1. The election of Dhaja Ram respondent (the official Congress(R) Candidate) from the Safidon Assembly Constituency (Number 30) of the Haryana Legislative Assembly has been called in question by Satya Narain petitioner, an Advocate of Jind, who was defeated in the election in spite of securing 19462 votes as the first respondent secured 19570 votes, that is, 108 votes more than the petitioner. The petitioner has also claimed a declaration under Section 101 of the Representation of the People Act, 1951 that the petitioner be declared to have been duly elected. In the circumstances detailed hereinafter, it is not necessary to travel into the merits of the allegations of corrupt practices etc., made by the petitioner. Whereas respondent No. 1 contested the petition the other defeated candidates, that is, respondents 2 to 4 did not put in appearance and were proceeded against ex parte. In his written statement dated May 22, 1972, respondent No. 1 (hereinafter called the respondent) took up various preliminary objections, out of which the first one was in the following words:--
'That the election petition and the Schedules A and B Annexed with the petition and affidavits are not attested to be true copies of the petition as required by Rule 12(f) of the Rules of procedure framed by the Hon'ble Court.'
2. After hearing the counsel for the parties on the above mentioned preliminary objections, I noticed their respective arguments in my order dated May 26, 1972. It was not disputed that the copy of the petition furnished to the respondent had not been attested by the petitioner under his own signatures to be a true copy of the petition. The identity of the copy of the petition produced before me by the respondent as being one of the copies which had been furnished by the petitioner was not disputed. Counsel for the petitioner, however, pointed out that this single copy had by mistake been left defective in the above mentioned sense but as may as ten other copies prepared by him did not suffer from that defect. It was argued that whereas one copy of the petition had been served on the respondent in the ordinary manner through a process server, another copy had been served on him by registered post. This fact was admitted by the respondent. He was, therefore, called upon the produce the other copy of the petition which had been served on him. The argument of the learned counsel for the petitioner to the effect that the copy of the petition served on the respondent being signed by the petitioner both at the place meant for his signatures and also under the verification, it should be held that there has been substantial compliance with the requirements of sub section (3) of Section 81 of the Representation of People Act, 1951 (hereinafter called the Act) was left over to be decided after seeing the duplicate copy of the petition served on the respondent. At the joint request of the counsel for the parties, the hearing of the arguments on the preliminary points was, therefore, adjourned to the next day. Mr. Jagan Nath Kaushal the learned counsel for the respondent, submitted on the next day that his client did not receive the duplicate copy of the election petition by registered post. After hearing the remaining arguments of the counsel for the parties, it was thought unnecessary to travel into the merits of the controversy in view of the law settled in this respect by their Lordships of the Supreme Court in Ch. Subbarao v. Member, Election Tribunal, Hyderabad, AIR 1964 SC 1027.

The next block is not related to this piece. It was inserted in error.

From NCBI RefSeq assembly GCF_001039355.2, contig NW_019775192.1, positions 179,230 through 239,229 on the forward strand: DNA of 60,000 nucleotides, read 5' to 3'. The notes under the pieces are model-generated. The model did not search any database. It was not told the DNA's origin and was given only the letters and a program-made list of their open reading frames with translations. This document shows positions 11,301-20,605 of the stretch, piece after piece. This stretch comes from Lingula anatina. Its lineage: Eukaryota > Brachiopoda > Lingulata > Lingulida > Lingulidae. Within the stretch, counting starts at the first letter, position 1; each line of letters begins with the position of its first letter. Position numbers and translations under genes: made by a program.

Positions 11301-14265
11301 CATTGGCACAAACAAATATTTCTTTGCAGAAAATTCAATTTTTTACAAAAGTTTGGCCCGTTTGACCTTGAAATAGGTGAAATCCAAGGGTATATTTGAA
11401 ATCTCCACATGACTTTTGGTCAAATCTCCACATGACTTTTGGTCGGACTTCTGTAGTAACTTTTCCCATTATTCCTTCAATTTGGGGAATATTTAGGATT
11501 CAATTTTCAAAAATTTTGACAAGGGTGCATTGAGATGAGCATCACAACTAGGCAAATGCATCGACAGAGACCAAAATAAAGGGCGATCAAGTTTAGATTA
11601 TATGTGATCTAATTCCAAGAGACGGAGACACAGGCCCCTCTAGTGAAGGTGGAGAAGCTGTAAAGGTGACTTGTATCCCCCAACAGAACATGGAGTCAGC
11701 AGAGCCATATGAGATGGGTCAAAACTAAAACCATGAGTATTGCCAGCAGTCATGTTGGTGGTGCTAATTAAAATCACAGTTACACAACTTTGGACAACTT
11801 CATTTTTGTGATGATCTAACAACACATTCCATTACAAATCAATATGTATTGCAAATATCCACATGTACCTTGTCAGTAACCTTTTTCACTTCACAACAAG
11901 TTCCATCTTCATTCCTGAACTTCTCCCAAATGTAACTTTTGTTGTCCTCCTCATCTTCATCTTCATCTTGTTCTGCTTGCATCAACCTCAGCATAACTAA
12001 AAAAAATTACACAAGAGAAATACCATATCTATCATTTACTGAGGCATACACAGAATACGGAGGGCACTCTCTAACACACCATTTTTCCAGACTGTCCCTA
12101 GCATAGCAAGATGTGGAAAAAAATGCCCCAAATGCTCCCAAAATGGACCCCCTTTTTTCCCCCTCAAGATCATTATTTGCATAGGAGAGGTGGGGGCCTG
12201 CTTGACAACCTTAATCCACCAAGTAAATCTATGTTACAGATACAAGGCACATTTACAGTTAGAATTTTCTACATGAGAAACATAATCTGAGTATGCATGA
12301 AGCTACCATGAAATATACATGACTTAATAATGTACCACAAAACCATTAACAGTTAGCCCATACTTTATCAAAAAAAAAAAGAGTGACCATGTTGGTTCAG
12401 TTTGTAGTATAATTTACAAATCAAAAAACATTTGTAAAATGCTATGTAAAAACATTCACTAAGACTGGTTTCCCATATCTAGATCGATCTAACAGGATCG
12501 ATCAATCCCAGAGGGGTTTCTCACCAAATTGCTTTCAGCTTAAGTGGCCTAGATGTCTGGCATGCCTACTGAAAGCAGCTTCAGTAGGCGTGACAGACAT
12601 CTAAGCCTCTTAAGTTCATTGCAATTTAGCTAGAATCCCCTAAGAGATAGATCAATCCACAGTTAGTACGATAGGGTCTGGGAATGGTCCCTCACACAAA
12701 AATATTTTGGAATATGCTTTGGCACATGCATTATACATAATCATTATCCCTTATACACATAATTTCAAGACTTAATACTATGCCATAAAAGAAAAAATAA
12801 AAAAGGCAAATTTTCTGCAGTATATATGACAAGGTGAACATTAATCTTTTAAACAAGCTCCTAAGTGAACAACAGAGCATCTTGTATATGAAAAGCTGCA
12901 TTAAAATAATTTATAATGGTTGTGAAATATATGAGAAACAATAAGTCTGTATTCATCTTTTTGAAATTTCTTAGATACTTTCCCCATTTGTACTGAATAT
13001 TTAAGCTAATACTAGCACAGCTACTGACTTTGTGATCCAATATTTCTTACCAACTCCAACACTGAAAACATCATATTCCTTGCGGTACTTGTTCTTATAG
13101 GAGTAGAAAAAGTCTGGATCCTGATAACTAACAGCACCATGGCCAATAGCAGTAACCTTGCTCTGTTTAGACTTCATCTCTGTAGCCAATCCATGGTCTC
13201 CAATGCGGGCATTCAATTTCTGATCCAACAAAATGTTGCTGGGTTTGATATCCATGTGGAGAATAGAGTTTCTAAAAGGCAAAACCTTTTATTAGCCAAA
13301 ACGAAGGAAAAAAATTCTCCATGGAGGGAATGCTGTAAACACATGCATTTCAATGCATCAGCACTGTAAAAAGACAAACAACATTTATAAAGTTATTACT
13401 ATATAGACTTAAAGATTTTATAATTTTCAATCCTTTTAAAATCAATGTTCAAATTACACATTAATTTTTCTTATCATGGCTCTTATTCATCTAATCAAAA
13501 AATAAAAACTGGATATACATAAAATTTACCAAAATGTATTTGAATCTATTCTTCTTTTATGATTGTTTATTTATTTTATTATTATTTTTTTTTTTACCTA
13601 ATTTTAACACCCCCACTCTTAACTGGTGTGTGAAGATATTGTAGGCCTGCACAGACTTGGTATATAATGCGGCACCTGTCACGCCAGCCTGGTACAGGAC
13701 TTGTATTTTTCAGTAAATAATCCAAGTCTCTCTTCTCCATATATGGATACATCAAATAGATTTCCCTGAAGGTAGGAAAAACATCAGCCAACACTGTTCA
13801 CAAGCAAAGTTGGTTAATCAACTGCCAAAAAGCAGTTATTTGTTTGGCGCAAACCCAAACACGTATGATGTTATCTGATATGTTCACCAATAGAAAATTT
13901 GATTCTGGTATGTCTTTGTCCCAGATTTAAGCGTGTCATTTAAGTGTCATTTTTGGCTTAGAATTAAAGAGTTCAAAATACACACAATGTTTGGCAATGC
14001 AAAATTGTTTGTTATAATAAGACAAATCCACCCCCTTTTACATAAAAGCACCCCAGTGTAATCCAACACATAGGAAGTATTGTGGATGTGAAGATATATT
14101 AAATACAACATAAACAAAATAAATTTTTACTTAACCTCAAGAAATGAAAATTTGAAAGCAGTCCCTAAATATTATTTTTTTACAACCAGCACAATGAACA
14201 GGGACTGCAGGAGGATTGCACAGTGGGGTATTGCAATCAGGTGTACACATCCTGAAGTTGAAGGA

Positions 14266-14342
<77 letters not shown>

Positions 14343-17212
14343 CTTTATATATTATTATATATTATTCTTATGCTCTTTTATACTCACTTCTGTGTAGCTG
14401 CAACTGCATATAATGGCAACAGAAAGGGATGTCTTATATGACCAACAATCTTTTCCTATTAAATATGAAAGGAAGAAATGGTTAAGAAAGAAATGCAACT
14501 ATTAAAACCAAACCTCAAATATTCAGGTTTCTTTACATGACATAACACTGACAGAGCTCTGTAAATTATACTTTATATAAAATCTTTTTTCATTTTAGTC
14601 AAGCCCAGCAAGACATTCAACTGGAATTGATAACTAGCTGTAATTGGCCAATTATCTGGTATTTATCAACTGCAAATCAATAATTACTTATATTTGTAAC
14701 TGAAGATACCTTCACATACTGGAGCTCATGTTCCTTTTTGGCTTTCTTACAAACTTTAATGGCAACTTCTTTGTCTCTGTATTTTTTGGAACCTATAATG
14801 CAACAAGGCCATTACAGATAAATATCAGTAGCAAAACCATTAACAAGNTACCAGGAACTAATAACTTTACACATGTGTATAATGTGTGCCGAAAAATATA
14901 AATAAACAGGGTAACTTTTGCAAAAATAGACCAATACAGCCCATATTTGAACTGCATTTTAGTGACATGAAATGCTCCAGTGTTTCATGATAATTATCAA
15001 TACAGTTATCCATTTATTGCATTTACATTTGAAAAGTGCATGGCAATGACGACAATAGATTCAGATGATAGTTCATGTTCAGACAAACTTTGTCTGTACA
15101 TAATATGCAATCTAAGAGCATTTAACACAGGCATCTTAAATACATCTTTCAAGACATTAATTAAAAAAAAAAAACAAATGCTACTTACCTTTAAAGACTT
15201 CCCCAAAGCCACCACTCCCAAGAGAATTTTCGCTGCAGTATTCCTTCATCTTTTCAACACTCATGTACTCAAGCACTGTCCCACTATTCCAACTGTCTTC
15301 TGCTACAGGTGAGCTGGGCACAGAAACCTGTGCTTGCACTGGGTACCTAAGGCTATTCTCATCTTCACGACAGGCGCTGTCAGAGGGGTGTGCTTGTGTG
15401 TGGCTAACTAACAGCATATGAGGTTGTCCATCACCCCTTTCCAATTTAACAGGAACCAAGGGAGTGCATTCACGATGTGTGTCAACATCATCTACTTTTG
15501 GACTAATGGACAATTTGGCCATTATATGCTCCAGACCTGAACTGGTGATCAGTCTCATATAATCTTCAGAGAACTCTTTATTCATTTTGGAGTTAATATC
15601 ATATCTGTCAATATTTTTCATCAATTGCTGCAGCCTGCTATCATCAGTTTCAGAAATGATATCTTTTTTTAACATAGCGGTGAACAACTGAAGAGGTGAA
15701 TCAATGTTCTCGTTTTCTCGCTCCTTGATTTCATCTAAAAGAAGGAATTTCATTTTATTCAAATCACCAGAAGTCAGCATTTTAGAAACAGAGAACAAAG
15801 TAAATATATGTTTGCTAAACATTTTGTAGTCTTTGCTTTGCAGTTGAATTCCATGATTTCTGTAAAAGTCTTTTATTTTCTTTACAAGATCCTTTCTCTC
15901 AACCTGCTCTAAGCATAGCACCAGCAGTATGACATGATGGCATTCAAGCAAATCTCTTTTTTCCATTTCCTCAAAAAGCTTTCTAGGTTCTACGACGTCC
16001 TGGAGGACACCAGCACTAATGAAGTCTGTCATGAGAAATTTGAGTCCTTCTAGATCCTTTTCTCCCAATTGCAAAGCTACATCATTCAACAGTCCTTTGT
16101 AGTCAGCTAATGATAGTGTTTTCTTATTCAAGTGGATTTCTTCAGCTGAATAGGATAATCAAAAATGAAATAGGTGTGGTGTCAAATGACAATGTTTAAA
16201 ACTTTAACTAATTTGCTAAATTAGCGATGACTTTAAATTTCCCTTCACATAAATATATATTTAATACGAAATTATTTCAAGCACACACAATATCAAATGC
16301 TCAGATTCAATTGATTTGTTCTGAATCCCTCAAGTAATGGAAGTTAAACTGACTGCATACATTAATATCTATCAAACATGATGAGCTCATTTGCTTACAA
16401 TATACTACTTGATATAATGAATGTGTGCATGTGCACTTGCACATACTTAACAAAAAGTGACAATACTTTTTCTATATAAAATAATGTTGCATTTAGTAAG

During the course of dealing with the first preliminary objection, the record of the case was scrutinised by me as well as by the counsel for the parties. As a result of that scrutiny, Mr. Kaushal urged another point which, according to him, was fatal to the maintainability of the election petition. Mr. Kaushal submitted that the petition when filed on April 18, 1972, was not accompanied by any spare copy and this defect was noticed by the Deputy Registrar (Judicial) at the time of the scrutiny of papers on April 24, 1972. Inasmuch as the limitation for filing the petition expired on April 27, 1972. Mr. Kaushal's argument was that the Deputy Registrar had no jurisdiction to allow the fatal defect under Section 81(3) of the Act to be removed and that in any case there was nothing to show that the requisite spare copies were filed by the petitioner in the Registry of the Court on or before April 27, 1972, the last date of limitation for filing the petition. Mr. Anand Sarup the learned counsel for the election-petitioner, conceded the fact that the petition when filed on April 18, 1972, was defective in this respect but submitted that the requisite copies had been filed before the expiry of the period of limitation. He could not, however, at that time specify any date on which the copies had been filed. Mr. Kaushal also referred tot he defect regarding the schedules to the petition not having been filed by April 22, 1972, and submitted that this matter may also be taken up as a part of the issues to be framed in respect of his new objection. By my detailed order dated May 27, 1972. I repelled the first preliminary objection that had been raised by the respondent in his written statement; but put the new objections raised by the counsel for the respondent in issues Nos. 2 to 4. By the same order, I framed all the nineteen issues that arose in the case but directed that the first six out of those issues would be treated as preliminary. Evidence was led by the parties on those issues. In the course of hearing arguments on the preliminary issues, counsel for the parties prayed vide their statements dated November 30, 1972, that issue No. 6 relating to the claim of the petitioner for recounting of votes may not be treated as preliminary and may be decided only if and after the evidence of the petitioner has been led on issues Nos. 7 to 14 also. In these circumstances, I am dealing in this judgment with preliminary issues Nos. 1 to 5 only and I am not entering into the merits of the controversy covered by issues Nos. 6 to 19.